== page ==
Westminster City Council are piloting a scheme in schools to improve access to early information and support for children on mental health as well as ensuring there are mental health workers in youth hubs.
Westminster City Council has extended the amount of early mental health support it provides to children and young people in the London borough. Alongside school-based mental health support teams, there are now mental health workers in youth hubs and a pilot under way in schools to improve access to early information and support.
Improving support in the community
The mental health and wellbeing of children and young people has seen a decline in recent years, especially since the start of the pandemic. Data published by NHS Digital suggests that in the UK the number of children and young people with a probable mental health disorder has risen to one in six, from one in nine in 2017.
In partnership with NHS colleagues, Westminster was one of the early adopters of the national school-based mental health support teams initiative. It started rolling them out in 2018 and now has the teams in 33 primary and secondary schools. The practitioners, supplied by the charity Mind, provide drop-in and one-to-one support to pupils, parents and teachers and encourage a whole school approach to tackling mental health issues.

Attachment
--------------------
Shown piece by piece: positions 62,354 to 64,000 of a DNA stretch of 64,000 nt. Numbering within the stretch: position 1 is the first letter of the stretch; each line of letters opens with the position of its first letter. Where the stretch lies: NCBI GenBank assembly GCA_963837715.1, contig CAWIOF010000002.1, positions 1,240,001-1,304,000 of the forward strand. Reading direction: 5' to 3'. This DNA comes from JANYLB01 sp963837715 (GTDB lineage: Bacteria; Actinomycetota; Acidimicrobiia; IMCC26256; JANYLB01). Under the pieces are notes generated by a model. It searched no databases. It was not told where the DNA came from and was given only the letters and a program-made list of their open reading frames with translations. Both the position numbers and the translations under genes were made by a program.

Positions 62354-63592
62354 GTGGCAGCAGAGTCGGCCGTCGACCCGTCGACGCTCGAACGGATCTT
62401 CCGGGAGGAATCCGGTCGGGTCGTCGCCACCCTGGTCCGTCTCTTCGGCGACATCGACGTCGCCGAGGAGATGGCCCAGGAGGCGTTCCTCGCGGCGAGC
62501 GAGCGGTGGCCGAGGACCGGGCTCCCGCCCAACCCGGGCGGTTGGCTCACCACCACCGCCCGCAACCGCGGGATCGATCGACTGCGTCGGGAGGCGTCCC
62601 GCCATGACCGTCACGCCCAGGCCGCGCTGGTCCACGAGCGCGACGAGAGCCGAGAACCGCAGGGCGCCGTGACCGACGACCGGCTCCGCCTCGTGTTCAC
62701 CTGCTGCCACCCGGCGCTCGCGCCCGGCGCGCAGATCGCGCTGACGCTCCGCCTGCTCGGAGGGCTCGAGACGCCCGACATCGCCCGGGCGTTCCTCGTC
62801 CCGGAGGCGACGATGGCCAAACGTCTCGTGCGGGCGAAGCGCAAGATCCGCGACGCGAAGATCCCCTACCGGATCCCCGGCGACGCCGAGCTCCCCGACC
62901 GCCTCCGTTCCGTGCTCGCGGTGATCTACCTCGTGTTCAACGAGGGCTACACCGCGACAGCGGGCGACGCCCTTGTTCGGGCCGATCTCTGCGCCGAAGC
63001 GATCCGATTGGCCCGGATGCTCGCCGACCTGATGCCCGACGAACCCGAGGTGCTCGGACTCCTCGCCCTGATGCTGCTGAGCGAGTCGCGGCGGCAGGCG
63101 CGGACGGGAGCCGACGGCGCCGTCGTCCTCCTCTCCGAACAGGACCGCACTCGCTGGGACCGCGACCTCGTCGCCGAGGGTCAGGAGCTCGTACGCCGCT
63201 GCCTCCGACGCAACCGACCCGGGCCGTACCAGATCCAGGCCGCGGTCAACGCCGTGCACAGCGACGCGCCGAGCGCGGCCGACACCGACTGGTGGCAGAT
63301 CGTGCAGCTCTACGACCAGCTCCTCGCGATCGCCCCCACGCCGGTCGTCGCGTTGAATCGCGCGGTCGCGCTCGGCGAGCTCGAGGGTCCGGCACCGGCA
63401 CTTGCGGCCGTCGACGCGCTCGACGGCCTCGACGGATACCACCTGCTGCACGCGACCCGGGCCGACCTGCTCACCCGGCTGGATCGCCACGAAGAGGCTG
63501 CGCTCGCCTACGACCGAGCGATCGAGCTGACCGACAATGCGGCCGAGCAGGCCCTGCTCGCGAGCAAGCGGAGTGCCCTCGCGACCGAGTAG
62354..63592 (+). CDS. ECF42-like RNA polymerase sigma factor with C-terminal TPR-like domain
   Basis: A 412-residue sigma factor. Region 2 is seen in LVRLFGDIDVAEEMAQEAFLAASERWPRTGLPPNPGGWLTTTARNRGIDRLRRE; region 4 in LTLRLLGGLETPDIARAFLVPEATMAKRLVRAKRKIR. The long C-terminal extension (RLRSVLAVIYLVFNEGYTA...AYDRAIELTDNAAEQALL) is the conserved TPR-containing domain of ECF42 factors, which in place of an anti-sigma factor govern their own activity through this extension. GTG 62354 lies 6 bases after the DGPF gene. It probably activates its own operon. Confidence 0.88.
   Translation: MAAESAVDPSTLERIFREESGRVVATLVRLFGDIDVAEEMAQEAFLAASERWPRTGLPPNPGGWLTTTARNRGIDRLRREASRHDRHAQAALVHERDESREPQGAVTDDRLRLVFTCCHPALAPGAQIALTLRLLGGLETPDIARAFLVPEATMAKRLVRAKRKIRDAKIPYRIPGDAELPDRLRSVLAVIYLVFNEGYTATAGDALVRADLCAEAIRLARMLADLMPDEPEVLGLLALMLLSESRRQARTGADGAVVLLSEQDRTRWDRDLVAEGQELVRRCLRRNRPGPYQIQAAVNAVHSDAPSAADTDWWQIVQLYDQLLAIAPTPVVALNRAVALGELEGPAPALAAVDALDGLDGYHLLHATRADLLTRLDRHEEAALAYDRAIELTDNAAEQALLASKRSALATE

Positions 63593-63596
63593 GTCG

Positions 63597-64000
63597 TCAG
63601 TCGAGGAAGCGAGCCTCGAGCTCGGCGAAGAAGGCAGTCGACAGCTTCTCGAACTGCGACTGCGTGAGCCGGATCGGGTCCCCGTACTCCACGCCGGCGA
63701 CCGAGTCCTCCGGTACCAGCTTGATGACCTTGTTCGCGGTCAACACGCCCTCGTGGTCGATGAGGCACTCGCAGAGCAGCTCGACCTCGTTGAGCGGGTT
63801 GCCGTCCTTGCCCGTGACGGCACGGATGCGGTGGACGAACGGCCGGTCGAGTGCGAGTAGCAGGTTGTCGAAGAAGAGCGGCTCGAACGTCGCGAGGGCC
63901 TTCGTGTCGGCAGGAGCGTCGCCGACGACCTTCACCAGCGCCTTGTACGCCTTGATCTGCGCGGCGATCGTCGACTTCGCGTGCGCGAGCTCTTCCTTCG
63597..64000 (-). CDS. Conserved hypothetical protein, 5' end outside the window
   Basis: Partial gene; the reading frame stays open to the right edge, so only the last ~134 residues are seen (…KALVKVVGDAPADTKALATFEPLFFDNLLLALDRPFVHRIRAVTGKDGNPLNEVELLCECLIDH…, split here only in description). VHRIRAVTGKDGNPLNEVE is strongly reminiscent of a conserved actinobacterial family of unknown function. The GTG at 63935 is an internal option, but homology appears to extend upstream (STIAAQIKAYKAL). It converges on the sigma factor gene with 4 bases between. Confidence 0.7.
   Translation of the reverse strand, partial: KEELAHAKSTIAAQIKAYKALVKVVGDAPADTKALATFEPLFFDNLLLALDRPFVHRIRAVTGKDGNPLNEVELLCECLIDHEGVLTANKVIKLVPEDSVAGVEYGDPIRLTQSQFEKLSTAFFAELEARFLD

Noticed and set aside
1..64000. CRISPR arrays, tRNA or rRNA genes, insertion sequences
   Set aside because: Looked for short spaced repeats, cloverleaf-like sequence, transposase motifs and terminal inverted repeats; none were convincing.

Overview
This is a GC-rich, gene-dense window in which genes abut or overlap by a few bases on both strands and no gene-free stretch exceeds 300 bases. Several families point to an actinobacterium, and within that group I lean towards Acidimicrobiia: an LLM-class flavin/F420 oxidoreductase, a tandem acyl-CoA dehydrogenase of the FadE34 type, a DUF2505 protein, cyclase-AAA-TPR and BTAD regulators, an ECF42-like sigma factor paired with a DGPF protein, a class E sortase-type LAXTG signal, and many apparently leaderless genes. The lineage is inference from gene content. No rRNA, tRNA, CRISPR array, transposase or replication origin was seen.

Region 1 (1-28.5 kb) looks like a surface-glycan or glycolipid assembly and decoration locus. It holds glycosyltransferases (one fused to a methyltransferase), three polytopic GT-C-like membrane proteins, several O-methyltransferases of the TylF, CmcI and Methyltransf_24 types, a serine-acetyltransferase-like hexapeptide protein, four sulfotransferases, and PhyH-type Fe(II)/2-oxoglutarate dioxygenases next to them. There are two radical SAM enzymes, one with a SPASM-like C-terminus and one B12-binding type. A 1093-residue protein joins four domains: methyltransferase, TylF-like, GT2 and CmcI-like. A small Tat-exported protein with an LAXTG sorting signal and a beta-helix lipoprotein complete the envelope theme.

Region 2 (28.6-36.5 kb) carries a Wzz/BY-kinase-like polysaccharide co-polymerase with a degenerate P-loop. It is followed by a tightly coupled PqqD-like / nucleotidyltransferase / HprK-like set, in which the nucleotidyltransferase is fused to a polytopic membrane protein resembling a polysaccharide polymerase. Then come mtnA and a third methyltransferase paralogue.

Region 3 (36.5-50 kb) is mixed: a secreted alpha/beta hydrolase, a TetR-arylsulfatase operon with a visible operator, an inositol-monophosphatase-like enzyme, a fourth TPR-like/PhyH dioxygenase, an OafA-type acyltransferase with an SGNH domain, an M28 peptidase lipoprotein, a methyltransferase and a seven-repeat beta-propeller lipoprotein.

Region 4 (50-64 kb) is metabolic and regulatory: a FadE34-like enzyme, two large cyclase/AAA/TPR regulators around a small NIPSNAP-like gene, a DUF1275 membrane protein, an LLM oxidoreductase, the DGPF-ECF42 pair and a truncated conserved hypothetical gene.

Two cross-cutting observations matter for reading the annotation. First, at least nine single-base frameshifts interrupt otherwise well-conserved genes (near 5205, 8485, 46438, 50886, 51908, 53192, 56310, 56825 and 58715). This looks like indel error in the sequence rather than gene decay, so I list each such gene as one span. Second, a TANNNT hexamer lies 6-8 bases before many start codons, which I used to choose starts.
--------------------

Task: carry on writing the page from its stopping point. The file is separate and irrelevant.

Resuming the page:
Listening to feedback from partners and stakeholders, Westminster explored what else could be done in the community amid concern about the impact of the pandemic. A key finding, as one young person put it, is that young people “don’t like the ‘one size fits all’ approach” instead they like to access mental health support in a way that best suits their individual needs. This has paved the way for a number of initiatives including the recruitment of mental health support workers in the borough’s five youth hubs.
Children’s Services Strategic Commissioner Marjana Tharin said: “We know some children do not feel comfortable asking for help in schools so we decided we wanted to extend the support available in the community. Getting early support helps prevent problems getting worse.
“The youth clubs are really popular so we replicated what was being done in schools with the two workers dividing their time between the clubs. They also provide training to the youth workers at the hubs so they are better equipped to support the young people using the facilities.”
Having the support in place has been of huge help to parents like Sam (not her real name). “A lot has been happening in our family life recently which I have been concerned could negatively affect my daughter. She loves going to the youth club and its staff have always been welcoming and supportive, but the addition of a mental health youth worker has been amazing as we have had access to specialist support in a place that we feel safe and comfortable and the worker has been able to develop a personal relationship with my daughter to really understand her needs rather than receiving support in a more clinical, impersonal way.”